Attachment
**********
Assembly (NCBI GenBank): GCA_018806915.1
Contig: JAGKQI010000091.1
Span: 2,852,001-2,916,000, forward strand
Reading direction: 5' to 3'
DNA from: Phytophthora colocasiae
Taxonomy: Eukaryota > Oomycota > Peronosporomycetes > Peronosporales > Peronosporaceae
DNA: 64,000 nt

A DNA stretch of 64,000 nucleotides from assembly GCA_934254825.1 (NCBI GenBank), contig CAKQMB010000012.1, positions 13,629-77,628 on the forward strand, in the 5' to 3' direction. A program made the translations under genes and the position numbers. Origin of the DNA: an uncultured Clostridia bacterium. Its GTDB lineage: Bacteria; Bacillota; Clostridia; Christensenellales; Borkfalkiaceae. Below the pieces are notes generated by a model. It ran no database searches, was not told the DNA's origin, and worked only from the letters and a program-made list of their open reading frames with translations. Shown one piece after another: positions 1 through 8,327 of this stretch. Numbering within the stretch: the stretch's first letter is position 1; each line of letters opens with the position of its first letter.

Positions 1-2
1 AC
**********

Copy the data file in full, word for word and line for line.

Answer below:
Assembly (NCBI GenBank): GCA_018806915.1
Contig: JAGKQI010000091.1
Span: 2,852,001-2,916,000, forward strand
Reading direction: 5' to 3'
DNA from: Phytophthora colocasiae
Taxonomy: Eukaryota > Oomycota > Peronosporomycetes > Peronosporales > Peronosporaceae
DNA: 64,000 nt

A DNA stretch of 64,000 nucleotides from assembly GCA_934254825.1 (NCBI GenBank), contig CAKQMB010000012.1, positions 13,629-77,628 on the forward strand, in the 5' to 3' direction. A program made the translations under genes and the position numbers. Origin of the DNA: an uncultured Clostridia bacterium. Its GTDB lineage: Bacteria; Bacillota; Clostridia; Christensenellales; Borkfalkiaceae. Below the pieces are notes generated by a model. It ran no database searches, was not told the DNA's origin, and worked only from the letters and a program-made list of their open reading frames with translations. Shown one piece after another: positions 1 through 8,327 of this stretch. Numbering within the stretch: the stretch's first letter is position 1; each line of letters opens with the position of its first letter.

Positions 1-2
1 AC